Jesus then indicated that Martha would not have to wait until the “last day” for Lazarus to rise. “I am the resurrection and the life. Whoever believes in me, though he dies, will live. And everyone who lives and believes in me will never die. Do you believe this?” When referring to himself as being “the resurrection and the life,” Jesus revealed that he had the authority to raise the dead and to impart life. This assured a resurrection for believers who died. All living believers enjoy an enduring relationship with him and his Father. Death does not end that relationship, for it is eternal. Therefore, believers continue in possession of the real life or the eternal life and, in that sense, would never die. (11:25, 26)

At the time, Martha seemingly did not fully understand Jesus’ words, for her response focused on why she believed what he had told her. “Yes, Lord, I have believed that you are the Christ, the Son of God, who is coming into the world.” Martha believed him because she recognized him to be the promised Messiah, God’s Son. She returned to her home, called Mary, and “secretly” or privately told her, “The teacher has come and is asking for you.” Martha’s intent for speaking to her sister away from others may have been to give her the opportunity to have a private conversation with Jesus. Mary then rushed off. Jesus had not as yet entered Bethany, remaining at the location where Martha had met him. When those who had come to comfort Mary saw her get up and quickly leave the house, they followed her, thinking that she was heading for the tomb to weep. (11:27-31)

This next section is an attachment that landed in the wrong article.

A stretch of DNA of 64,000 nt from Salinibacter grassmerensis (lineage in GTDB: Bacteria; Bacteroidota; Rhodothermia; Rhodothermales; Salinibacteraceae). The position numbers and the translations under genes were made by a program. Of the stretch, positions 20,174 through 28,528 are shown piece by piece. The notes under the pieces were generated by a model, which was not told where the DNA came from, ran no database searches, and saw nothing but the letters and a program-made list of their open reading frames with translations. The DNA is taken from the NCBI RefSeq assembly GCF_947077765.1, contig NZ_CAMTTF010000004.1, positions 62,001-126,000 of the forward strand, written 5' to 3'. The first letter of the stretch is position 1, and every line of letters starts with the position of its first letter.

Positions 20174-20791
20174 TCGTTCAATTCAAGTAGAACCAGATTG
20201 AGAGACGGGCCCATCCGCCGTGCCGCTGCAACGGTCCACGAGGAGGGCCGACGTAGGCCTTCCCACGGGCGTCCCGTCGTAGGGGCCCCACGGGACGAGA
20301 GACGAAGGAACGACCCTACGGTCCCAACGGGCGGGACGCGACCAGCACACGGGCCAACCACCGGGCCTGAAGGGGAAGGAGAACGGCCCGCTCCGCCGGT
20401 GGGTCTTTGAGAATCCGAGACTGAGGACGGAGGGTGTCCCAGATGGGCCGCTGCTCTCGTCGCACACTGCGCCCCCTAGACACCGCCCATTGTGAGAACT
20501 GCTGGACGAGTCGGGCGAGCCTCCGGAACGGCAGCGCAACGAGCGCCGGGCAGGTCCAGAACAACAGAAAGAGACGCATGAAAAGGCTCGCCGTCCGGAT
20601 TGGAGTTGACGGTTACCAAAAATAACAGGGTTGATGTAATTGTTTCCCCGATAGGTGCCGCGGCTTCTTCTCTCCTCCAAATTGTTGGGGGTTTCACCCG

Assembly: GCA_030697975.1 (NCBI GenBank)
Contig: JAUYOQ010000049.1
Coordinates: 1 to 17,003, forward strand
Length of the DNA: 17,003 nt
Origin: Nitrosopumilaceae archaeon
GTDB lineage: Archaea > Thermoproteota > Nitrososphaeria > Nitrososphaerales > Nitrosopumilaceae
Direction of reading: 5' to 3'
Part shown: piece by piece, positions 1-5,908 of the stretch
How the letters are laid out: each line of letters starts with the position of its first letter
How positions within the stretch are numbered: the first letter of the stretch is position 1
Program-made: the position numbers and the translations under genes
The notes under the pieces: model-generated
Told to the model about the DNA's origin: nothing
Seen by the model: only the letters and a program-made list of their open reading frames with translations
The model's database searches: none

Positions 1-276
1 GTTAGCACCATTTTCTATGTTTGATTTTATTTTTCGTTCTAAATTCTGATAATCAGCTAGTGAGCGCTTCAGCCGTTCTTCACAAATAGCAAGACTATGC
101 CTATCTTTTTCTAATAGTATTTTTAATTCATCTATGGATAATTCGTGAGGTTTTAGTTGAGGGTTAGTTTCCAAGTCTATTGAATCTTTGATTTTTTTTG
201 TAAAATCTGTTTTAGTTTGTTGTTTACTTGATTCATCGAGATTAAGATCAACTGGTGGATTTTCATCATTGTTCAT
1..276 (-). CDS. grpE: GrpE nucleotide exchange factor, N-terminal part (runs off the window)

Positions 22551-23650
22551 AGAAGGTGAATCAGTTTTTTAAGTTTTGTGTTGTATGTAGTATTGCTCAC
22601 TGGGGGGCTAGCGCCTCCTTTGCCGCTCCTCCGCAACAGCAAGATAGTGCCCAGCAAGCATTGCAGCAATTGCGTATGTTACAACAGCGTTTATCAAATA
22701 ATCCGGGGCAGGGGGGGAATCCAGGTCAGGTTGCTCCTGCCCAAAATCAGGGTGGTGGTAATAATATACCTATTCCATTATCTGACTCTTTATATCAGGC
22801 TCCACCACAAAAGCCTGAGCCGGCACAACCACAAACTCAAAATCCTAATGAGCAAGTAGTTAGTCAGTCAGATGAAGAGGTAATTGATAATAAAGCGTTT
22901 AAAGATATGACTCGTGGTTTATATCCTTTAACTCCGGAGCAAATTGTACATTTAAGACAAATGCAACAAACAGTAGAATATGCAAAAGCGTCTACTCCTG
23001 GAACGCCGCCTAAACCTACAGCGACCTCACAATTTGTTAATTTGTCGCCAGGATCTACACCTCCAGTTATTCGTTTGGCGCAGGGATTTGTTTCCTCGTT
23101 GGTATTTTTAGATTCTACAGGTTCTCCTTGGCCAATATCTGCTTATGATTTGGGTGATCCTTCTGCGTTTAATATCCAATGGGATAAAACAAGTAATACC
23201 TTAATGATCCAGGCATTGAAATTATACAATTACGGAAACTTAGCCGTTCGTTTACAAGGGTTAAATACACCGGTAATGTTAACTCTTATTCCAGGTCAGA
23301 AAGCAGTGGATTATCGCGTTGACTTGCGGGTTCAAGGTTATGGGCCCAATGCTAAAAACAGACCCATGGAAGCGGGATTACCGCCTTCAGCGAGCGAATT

Mary fell to her knees at Jesus’ feet and expressed herself just as Martha had, “Lord, if you had been here, my brother would not have died.” It is likely that the two sisters had often said this to one another, prompting the same spontaneous expression from them when meeting him. Seeing Mary and those who accompanied her weeping, Jesus was deeply moved emotionally. The “weeping” of Mary and those who were with her would have been an audible weeping or wailing. The Greek word klaío, meaning “weep,” “mourn,” or “wail,” lays stress on the sound associated with the weeping. In describing Jesus’ reaction, the Greek text has a form of embrimáomai, which can mean “to be indignant,” “to rebuke,” or “to charge sternly.” In this context, the term may indicate that the grief brought about by the death of Lazarus caused Jesus to be “indignant in spirit” or to experience an intense internal upheaval. It disturbed him greatly, and he also came to be troubled and distressed. Jesus then asked, “Where have you laid him?” The mourners replied, “Lord, come and see.” The grief Jesus witnessed affected him deeply, and he began to weep. In Greek, the term dakrýo designates the weeping of Jesus. The noun form of this verb is dákryon, meaning “tear.” So it would seem that Jesus’ sympathetic sorrow proved to be a silent shedding of tears. Observing this, many regarded his tears as an evidence of his great affection for Lazarus. The expressions of others suggested a measure of unbelief, “Was not this one who opened the eyes of the blind man able to keep this one from dying?” (11:32-37)